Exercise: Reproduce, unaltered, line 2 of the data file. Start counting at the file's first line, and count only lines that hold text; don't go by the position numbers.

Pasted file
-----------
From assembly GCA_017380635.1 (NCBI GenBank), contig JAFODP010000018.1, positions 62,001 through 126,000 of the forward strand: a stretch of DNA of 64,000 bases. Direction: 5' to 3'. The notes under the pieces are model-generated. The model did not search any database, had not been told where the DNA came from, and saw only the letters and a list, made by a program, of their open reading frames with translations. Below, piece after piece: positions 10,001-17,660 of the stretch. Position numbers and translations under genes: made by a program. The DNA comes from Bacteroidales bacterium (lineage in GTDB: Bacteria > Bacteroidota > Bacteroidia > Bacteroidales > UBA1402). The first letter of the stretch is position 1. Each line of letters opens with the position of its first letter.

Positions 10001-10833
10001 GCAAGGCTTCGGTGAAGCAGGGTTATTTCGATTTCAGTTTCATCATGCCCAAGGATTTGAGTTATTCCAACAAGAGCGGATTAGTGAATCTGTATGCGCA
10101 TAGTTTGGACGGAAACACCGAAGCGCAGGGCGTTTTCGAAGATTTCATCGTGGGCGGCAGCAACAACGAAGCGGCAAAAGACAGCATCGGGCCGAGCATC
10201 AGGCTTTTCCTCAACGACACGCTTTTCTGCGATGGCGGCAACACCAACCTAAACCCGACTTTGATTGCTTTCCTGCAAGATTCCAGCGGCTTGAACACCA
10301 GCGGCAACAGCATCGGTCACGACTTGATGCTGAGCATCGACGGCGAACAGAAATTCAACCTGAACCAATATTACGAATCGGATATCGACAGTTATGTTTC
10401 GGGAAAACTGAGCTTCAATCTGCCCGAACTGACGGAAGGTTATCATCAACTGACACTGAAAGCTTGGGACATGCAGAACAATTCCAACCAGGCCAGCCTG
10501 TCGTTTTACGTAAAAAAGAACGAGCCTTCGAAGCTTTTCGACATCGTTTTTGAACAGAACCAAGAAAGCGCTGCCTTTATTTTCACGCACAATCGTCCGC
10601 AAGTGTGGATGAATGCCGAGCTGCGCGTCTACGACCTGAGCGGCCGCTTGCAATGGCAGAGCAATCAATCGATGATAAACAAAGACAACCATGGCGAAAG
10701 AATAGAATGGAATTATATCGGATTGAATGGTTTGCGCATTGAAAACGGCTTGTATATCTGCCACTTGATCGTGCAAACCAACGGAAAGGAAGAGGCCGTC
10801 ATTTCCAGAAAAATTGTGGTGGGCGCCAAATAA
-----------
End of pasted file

Positions 10001-10833